Guilt and Regret ~ The Emotions Series
“Make the most of your regrets; never smother your sorrow, but tend and cherish it till it comes to have a separate and integral interest. To regret deeply is to live afresh.
We’re a long way from Walden Pond; even Thoreau’s contemporaries rarely lived such a contemplative life, but let’s take some time now to ponder two inter-connected emotions – guilt and regret.
Complex and deep, distinct in their qualities, both emotions are about loss. Both are akin to sadness as the wise Mr. Thoreau wrote. Both, as all emotions do, rely very much on the cognitive narratives we construct as we live. Guilt and regret belong in the category I call, emotions of comparison. Much of their life force is derived from our mental comparisons with the lives of others – what should and should not be.
Since the 1960’s gave us the term “guilt trip,” guilt’s never been the same. According to the dictionary it means “when someone tries to make you feel guilty for thinking, feeling and doing things a certain way.” The “social liberators” of the ‘Sixties’ weren’t having any of that post-Depression, post-WWII thinking about personal and social constraints. The straightjacket of guilt was off and guilt in its post-Victorian form hasn’t been seen since.
A hundred years ago Freud created an internal iconography about guilt that had previously only been transmitted through religious doctrine. Freud believed that guilt is an affective state experienced as internal conflict about something one believes is “wrong.” This feeling persists because, as Freud explained, we are in violation of our conscience (our inner moral code) engaged in the epic battle between our ego and our superego. While Freud rejected the role of God in this struggle, the harsh super-egoic stand-in was parental authority, broadly representing the rules and norms of society. Freud strongly believed that one of guilt’s purposes was self-punishment.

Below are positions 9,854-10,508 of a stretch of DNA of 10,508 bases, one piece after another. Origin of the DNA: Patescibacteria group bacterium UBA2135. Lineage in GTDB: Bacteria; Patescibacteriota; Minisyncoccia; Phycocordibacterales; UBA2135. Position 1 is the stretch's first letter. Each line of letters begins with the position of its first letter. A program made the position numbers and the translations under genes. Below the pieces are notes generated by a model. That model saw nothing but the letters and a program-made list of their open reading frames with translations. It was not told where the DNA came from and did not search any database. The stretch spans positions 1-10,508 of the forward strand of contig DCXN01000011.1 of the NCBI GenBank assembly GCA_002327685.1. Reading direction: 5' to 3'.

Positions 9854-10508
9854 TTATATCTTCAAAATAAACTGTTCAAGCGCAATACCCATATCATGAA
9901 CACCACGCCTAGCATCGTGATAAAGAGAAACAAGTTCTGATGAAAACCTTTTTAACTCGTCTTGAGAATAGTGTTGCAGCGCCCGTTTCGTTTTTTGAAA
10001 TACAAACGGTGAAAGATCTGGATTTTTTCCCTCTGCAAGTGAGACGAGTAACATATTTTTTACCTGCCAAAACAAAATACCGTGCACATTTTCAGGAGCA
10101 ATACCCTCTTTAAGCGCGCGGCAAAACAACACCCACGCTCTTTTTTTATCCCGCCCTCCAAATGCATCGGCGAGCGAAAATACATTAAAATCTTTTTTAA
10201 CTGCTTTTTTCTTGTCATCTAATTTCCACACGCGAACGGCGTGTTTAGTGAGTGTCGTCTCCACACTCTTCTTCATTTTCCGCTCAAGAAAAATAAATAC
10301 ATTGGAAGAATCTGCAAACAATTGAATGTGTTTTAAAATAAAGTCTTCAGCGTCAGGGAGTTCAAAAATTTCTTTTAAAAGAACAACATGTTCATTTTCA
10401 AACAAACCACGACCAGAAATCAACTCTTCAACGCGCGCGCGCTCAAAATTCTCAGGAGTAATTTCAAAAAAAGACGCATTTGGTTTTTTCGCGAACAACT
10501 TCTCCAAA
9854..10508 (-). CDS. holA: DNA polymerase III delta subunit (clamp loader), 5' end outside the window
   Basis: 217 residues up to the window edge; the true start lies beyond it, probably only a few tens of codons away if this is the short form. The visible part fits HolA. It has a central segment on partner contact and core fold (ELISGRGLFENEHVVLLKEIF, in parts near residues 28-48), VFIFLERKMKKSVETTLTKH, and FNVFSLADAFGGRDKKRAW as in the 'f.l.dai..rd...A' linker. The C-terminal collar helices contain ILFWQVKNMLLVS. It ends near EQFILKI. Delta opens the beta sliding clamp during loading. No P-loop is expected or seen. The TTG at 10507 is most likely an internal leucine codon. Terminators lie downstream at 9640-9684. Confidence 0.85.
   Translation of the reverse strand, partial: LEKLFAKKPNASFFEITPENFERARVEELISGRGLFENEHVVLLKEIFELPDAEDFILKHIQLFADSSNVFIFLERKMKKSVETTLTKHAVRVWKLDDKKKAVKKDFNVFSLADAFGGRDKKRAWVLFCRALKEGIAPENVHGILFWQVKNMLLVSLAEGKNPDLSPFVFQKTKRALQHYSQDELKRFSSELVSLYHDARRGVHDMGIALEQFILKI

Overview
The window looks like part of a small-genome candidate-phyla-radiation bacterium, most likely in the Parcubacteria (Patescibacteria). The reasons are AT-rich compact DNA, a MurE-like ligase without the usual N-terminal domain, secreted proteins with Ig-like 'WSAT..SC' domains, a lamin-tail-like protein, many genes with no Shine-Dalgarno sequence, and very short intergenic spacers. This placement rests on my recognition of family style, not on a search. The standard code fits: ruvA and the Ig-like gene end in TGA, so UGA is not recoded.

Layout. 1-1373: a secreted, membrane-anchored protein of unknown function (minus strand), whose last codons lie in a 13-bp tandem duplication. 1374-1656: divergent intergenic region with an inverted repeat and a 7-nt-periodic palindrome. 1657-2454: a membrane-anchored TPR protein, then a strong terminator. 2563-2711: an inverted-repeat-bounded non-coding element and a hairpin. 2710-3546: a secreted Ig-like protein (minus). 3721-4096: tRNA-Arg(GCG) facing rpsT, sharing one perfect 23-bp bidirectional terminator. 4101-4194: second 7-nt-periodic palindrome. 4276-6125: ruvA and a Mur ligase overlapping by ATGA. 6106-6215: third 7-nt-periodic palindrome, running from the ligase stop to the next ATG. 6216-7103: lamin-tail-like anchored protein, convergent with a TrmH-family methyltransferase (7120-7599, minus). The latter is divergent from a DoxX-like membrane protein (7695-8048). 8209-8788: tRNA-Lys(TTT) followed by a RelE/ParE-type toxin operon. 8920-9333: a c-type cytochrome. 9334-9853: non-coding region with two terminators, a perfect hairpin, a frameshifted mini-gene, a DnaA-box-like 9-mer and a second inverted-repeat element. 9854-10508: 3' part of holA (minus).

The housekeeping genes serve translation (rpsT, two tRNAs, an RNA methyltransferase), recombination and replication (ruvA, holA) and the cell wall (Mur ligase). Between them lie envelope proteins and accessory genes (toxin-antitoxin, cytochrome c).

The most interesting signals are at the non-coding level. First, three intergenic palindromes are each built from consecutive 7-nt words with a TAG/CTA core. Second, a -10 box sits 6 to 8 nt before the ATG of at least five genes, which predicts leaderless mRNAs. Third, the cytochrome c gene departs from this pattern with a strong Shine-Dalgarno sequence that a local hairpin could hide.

Although Freud, a brilliant explorer of the uncharted psyche of the late 1800’s, did not significantly advance his theories on the origins of guilt, recent neuroscience has shown connections between guilt and certain regions of the brain associated with anxiety and depression.
Carl Jung, who Freud once called his “adopted eldest son, crown prince and successor,” (before the rupture in their bond) had a dramatically different concept of the role guilt served in the individuation of the personal psyche. In his 1945 essay on guilt, Jung wrote,” Guilt has been a subject of special interest to me for many years. I learned that guilt is far more complicated than the conventional explanations for its psychic existence. The conventional view of guilt’s role is that it helps us remain “good.” Guilt keeps us within boundaries deemed acceptable. It helps us resist doing things that would disturb or harm our individual and collective interests.”
Jung’s subversive (at the time) contribution to our understanding of guilt’s purpose was clear; he did not believe we could grow without experiencing guilt.
Jung believed that we needed to be “bad” at times which he called “good guilt.” The “good” in doing “bad” comes from the freedom people experience when they break from oppressive rules that are not intrinsically natural to them. Jung gave the examples of divorces, separations from partners and friends and giving up family (read societal) approved careers or even marriages. Breaking with these conventions would have been far more guilt-producing in Jung’s times, but they still are emotionally costly for many people today.